Under the plan, the Government wants to introduce a package of measures to reduce legal fees across the board.
One of the main areas of focus will be to prioritise publication and enactment of the Legal Costs Bill, which promised to provide for the regulation and assessment of legal costs. The idea first aired as far back as 2003.
Earlier this month, Taoiseach Brian Cowen said the bill would “probably” be due before the house next year.
The plan also promises increased use of tendering by the state, additional proposals for legislation to reduce legal costs, drawing on the recommendations of the Legal Costs Working Group, which reported in 2005.
At the time, tánaiste and minister for justice Michael McDowell said he was attaching a “very high priority” to the implementation of the report’s recommendations.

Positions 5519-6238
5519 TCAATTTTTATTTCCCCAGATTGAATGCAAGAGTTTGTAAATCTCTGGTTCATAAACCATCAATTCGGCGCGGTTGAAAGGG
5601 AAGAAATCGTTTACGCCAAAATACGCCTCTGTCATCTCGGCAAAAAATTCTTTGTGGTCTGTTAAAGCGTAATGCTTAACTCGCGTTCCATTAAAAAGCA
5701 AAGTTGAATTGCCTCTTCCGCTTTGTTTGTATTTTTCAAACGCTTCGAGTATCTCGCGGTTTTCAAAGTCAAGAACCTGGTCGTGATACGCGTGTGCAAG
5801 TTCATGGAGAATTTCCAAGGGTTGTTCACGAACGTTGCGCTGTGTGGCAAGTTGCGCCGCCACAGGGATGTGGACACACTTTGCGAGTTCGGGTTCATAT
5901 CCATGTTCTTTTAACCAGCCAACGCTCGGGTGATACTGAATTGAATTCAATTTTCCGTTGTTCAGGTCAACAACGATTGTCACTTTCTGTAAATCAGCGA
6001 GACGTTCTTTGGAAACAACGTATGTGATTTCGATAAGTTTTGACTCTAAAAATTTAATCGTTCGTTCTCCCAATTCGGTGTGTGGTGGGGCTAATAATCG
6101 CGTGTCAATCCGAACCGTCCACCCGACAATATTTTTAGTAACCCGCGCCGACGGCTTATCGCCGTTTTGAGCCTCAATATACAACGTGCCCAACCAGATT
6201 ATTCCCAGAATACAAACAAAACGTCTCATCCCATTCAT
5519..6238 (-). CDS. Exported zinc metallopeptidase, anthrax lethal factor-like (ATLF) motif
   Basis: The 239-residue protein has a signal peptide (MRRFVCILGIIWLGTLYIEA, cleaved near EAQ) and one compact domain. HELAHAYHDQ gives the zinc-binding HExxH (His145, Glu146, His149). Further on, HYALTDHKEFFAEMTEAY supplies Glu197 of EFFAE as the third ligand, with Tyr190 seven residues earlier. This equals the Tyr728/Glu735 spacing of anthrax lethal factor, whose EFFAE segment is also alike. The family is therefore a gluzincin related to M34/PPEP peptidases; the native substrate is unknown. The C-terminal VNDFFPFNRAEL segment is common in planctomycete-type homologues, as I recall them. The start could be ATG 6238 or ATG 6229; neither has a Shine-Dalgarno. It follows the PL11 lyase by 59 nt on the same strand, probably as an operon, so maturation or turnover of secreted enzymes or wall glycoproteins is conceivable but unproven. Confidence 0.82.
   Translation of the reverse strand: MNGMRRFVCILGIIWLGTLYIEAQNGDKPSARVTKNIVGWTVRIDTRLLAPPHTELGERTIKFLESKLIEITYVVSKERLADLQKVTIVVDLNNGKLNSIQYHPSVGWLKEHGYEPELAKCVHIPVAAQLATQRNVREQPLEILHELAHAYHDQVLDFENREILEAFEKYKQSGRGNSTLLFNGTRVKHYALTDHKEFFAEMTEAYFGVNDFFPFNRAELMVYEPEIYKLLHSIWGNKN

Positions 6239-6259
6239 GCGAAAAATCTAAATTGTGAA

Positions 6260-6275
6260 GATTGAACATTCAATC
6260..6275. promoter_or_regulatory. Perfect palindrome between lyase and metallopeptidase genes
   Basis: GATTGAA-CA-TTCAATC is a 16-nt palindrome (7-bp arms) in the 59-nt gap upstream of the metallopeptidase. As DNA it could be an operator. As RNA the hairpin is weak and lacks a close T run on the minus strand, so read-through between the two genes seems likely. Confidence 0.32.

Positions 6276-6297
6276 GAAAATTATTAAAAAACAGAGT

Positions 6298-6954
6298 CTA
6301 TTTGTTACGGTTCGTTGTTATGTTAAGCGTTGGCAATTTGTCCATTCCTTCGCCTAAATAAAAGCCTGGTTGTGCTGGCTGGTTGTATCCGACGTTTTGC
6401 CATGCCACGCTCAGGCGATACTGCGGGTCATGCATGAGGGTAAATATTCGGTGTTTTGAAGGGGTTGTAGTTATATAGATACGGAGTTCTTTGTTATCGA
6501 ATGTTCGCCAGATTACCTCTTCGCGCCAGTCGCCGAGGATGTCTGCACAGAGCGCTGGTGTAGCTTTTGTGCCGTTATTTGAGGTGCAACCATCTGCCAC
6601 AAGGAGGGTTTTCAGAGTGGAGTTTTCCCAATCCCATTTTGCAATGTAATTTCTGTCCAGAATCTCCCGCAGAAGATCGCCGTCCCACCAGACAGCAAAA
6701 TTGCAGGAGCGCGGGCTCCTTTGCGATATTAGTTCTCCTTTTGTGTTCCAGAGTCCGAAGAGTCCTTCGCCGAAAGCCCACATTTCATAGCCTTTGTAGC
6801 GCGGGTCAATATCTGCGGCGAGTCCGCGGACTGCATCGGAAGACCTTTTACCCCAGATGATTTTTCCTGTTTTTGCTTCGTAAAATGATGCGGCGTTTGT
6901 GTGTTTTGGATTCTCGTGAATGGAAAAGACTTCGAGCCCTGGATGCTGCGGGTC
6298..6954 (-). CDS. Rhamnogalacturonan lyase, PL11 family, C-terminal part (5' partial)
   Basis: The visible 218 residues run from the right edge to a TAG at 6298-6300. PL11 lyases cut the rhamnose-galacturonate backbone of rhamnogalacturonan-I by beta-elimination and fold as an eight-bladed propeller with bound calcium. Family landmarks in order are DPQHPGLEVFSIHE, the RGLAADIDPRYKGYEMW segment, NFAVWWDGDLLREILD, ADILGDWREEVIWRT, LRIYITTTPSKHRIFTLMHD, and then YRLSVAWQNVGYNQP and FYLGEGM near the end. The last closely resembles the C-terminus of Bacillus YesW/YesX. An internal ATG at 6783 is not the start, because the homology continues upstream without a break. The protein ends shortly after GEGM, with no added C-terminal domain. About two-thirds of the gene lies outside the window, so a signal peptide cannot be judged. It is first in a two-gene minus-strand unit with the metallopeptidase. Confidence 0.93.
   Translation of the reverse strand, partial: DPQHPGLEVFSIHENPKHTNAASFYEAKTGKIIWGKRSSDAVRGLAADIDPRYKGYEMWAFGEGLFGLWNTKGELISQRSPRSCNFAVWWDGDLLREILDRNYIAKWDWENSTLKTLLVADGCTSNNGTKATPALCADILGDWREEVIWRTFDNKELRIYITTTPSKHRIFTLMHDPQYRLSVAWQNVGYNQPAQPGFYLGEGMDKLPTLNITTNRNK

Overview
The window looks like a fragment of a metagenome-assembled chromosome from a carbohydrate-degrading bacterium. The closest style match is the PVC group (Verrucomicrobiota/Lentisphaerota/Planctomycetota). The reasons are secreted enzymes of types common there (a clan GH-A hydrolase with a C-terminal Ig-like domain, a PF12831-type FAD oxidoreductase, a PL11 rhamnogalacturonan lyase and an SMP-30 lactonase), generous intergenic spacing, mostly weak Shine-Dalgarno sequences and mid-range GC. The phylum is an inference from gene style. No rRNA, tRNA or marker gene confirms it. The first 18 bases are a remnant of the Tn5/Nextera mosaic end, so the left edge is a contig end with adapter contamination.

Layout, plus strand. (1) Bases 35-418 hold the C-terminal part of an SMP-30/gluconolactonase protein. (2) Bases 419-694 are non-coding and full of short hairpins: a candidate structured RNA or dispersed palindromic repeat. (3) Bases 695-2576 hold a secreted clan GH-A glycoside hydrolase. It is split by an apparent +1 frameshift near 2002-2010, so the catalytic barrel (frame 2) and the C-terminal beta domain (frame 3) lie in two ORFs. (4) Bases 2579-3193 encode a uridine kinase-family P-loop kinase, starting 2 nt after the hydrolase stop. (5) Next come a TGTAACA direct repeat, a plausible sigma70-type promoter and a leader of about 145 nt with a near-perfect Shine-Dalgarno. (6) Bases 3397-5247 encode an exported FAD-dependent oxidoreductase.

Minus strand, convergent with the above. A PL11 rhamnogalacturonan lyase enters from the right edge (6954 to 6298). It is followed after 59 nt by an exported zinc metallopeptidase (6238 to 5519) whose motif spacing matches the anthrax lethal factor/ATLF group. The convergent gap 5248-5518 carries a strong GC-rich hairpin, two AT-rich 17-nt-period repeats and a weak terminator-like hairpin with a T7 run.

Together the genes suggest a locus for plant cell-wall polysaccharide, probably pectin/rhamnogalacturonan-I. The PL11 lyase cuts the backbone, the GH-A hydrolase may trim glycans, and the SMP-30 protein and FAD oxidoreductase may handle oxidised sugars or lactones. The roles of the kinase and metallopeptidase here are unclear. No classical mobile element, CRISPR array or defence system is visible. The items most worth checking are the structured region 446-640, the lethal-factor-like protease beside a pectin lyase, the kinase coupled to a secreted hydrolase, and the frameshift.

The issue of legal costs most recently came to light earlier this year when a Taxing Master decided to grant only €393,472 of a €2.1 million legal bill.
Taxing Master Charles Moran described the costs claimed as “revolting in the extreme”.
The case involved an injured party, Declan O’Brien, and the Personal Injuries Assessment Board (PIAB) and the fees were those charged by the team representing Mr O’Brien.
In 2008 the state’s legal bill topped €200m, as a result of massive hikes in legal aid given to solicitors and barristers.
Included in that figure was the cost of running the office of the Director of Public Prosecutions (€44m), the Chief State Solicitor’s Office (€41m), the State Claims Agency (which handles cases taken against the state and its agencies) and the legal aid scheme (€70m plus).
The Government’s blueprint for economic recovery, published yesterday, also makes provision for cost saving in the Office of the Attorney General, under administration expenditure, and will look for further economies in the cost of civil and criminal legal aid to the tune of about €5m in 2011.
Increased use of tendering by the state is under way in the HSE, with the establishment of a Legal Services Department.